Every June 12, America celebrates Loving Day, the commemoration of the 1967 Supreme Court ruling that overturned anti-miscegenation laws in the United States, paving the way for interracial marriage. The day is named after the plaintiffs in that case, Mildred and Richard Loving, a Black woman and White man who had originally been jailed because their marriage was illegal in the state of Virginia.
Because I am one half of an interracial couple, this day is close to my heart. My wife is a Nigerian doctor, and since our marriage last year, there have been many moments when I’ve been forced to rethink my own biases and learn about my own privilege—not just as the White husband of a Black woman, but also as a White teacher to Black students and as the future father of Black children.
The first time I ever saw an interracial family portrayed in any piece of media was during my first year of teaching in 2019 when I found a beat-up copy of Arnold Adoff’s black is brown is tan, published in 1973. I took to the book instantly because of its loving portrayal of an interracial family.
As a preschool teacher, I teach a unit on families every school year, and while I was happy to see my own reality reflected in a book, I also know there are many families that are too often ignored in picture books. When was the last time you opened a book for children that portrayed a happy, loving Egyptian-American family? A modern Cheyenne family? A family with a nonbinary gender member? A family with a trans parent? A family with two moms? Unfortunately, a 2018 survey of children’s literature found that a disproportionate number of children’s books still feature White protagonists, and the publishing industry itself also shows a startling lack of diversity.
As teachers and consumers, we can’t control what books are out there for our preschool students. However, we can control what we put in front of them. We should reject the idea that a White, heteronormative, upper-middle-class family is “normal” and make sure that all our students feel that the concept of family is universal—no matter what your family looks like. Here is a list of titles I have found useful.
9 Books That Celebrate Families
Let’s Eat!, by Ana Zamorano and Julie Vivas: Having dinner together is an important part of many family traditions, and Let’s Eat! portrays the bustle of having a large family. Zamorano’s playful prose weaves together Spanish and English as the matriarch of the family constantly laments that every night someone in their family is missing dinner—whether it’s the younger siblings playing hide-and-seek or elders partaking in an intense domino game. And the illustrations look delicious. This book perfectly captures the joy and energy of gathering for a family meal.
Bintou’s Braids, by Sylviane A. Diouf: This story highlights the importance of intergenerational family relationships. Bintou is a young girl in Senegal who longs to wear the elaborate hairstyles reserved for grown women in her community, but with the help of her family she learns to be patient and enjoy being a child.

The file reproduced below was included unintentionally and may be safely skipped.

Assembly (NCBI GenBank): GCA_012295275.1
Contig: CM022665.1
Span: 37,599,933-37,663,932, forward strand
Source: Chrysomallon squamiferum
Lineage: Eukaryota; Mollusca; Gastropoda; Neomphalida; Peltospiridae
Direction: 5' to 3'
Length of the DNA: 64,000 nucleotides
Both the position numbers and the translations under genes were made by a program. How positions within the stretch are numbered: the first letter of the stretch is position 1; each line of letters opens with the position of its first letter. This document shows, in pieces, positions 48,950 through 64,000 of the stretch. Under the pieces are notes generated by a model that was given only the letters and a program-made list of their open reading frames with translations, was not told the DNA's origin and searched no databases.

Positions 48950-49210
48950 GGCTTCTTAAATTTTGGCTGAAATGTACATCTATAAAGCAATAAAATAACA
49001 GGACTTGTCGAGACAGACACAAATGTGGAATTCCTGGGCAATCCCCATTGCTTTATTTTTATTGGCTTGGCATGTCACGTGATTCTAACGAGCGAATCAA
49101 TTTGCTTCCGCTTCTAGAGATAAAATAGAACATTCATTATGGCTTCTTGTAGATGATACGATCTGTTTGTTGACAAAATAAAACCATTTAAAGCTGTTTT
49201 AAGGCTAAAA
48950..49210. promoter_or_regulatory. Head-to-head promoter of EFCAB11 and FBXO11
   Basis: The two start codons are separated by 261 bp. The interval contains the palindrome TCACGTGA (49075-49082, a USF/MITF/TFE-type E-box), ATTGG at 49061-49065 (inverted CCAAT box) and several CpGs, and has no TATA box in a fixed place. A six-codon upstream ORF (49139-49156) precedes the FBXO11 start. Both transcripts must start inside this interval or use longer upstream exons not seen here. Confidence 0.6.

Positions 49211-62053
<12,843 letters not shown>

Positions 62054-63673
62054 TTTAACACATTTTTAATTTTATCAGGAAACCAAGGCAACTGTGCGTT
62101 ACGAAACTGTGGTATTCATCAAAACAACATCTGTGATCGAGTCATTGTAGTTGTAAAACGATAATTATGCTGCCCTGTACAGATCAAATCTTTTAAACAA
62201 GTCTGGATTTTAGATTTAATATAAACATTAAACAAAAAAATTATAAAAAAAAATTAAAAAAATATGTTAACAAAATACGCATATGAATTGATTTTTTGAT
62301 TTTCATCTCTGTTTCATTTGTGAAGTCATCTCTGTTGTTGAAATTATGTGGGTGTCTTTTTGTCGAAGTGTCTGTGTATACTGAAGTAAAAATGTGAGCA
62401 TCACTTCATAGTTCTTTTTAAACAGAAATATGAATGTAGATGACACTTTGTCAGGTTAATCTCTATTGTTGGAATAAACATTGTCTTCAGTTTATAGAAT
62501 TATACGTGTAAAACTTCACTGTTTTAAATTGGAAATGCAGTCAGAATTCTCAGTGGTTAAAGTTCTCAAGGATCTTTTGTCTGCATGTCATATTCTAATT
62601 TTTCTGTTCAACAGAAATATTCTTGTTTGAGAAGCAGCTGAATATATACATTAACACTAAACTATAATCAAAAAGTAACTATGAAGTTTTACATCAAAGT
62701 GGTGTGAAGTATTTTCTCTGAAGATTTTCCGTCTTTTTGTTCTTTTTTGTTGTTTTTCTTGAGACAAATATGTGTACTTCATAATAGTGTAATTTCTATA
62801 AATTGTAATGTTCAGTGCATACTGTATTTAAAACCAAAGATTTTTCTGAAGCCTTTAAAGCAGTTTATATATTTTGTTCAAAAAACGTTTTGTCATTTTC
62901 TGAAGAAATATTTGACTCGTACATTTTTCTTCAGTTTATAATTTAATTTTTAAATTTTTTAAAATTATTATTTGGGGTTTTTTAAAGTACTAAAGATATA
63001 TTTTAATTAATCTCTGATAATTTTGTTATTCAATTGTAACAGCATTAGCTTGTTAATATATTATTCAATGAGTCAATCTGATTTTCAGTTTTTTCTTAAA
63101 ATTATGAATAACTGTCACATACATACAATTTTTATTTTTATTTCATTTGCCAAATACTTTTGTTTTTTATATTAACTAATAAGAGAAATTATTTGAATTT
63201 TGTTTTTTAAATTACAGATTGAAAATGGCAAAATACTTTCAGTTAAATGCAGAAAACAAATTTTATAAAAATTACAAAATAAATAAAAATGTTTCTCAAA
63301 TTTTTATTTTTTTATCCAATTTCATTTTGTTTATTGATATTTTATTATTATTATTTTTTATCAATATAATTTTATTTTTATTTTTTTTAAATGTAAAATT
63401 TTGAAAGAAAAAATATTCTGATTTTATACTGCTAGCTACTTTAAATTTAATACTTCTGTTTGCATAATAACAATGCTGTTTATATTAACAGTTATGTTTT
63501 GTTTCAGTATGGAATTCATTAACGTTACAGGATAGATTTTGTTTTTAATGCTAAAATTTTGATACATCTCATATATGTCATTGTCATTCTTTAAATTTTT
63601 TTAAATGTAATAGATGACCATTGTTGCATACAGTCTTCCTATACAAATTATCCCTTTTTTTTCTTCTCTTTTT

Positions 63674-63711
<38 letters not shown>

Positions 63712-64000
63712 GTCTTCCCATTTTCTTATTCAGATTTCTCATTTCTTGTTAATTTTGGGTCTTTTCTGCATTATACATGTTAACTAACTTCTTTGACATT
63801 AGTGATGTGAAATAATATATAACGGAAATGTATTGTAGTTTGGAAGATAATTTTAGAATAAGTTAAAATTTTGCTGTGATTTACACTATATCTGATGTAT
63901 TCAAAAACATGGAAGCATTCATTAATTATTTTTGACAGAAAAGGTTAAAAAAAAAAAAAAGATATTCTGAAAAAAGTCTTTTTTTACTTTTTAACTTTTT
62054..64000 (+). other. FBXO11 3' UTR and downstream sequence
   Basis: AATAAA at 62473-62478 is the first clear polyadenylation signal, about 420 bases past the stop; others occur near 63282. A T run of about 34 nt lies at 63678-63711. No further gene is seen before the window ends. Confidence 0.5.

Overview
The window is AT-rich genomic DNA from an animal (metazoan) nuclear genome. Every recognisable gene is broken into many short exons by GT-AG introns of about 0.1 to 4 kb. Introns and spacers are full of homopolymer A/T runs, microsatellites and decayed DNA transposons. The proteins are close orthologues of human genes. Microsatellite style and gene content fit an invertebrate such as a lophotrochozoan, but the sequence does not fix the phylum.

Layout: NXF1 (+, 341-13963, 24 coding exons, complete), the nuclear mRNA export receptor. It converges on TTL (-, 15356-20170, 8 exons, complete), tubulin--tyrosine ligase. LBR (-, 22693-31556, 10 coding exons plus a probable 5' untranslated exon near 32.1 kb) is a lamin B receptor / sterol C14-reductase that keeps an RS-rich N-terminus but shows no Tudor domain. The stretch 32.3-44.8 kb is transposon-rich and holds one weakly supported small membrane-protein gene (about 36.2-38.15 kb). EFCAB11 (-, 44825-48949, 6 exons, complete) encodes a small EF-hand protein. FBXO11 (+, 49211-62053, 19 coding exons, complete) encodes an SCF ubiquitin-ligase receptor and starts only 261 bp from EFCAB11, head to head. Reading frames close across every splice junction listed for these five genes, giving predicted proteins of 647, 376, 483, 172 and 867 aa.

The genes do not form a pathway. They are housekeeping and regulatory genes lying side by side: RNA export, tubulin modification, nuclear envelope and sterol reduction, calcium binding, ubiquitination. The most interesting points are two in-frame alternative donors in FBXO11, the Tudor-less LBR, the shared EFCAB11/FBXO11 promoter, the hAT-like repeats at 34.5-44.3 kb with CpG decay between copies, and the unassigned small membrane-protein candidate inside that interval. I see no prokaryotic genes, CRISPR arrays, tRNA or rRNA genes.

Chester Bear, Where Are You?, by Peter Eyvindson and Wendy Wolsak-Frith: Indigenous people can often be relegated to another era, too often seen as existing only in the past. This book by Saskatchewan author Peter Eyvindson is a typical “lost teddy bear” story with a Native American family in a modern environment. As in many families, the older brothers are pests and the parents are always busy. Wendy Wolsak-Frith’s illustrations of the home are the only hint of the family’s Native American roots, and the characters are engaging and easy to warm up to.
Julián Is a Mermaid, by Jessica Love: When Julián tells his abuela that he wants to be a mermaid, she disapproves at first but quickly changes her mind and supports him. On the surface, this book simply challenges gender norms about what boys can do, but underneath all of that, it’s a story about the loving relationship between a grandmother and her grandson.
Mommy’s Khimar, by Jamilah Thompkins-Bigelow and Ebony Glenn: This book is about the adoration that a young Muslim girl has for her mother and how her mother’s khimar, or headscarf, serves as a tangible form of that connection.
The Different Dragon, by Jennifer Bryan and Danamarie Hosler: While this book may run a little long for preschoolers, it’s worth reading even if you must do it in two sittings. In this story about a bedtime story, Noah and one of his moms create a fantasy world. The story touches on the importance of acceptance and mental health while also normalizing a queer relationship and throwing in some dragons to boot!
It Feels Good to Be Yourself: A Book About Gender Identity, by Theresa Thorn and Noah Grigni: This book might feel a little dry for preschoolers, but it breaks down the concepts of gender identity to such simple terms that anyone can understand. With the help of some beautiful illustrations, it’s a great introduction to this topic for preschoolers.
Big Red Lollipop, by Rukhsana Khan and Sophie Blackall: This is a book about one of the most universal human experiences: how awful younger siblings can be. It tells the story of Rubina, a young girl who’s a Pakistani immigrant. She’s been invited to her first birthday party, and chaos ensues when her mom insists that Rubina take her younger sister along.
Yo Soy Muslim: A Father’s Letter to His Daughter, by Mark Gonzales and Mehrdokht Amini: Written as a letter from a father to a daughter, this book is a beautiful expression of love from a parent to a child. While it addresses specific themes related to the family’s religion and Latinx heritage, it also gets to the heart of a parent encouraging their child to be strong and proud of who they are.
While this list is neither complete nor comprehensive, I hope these books start you on the journey that black is brown is tan started for me: helping all children understand the beauty in their family.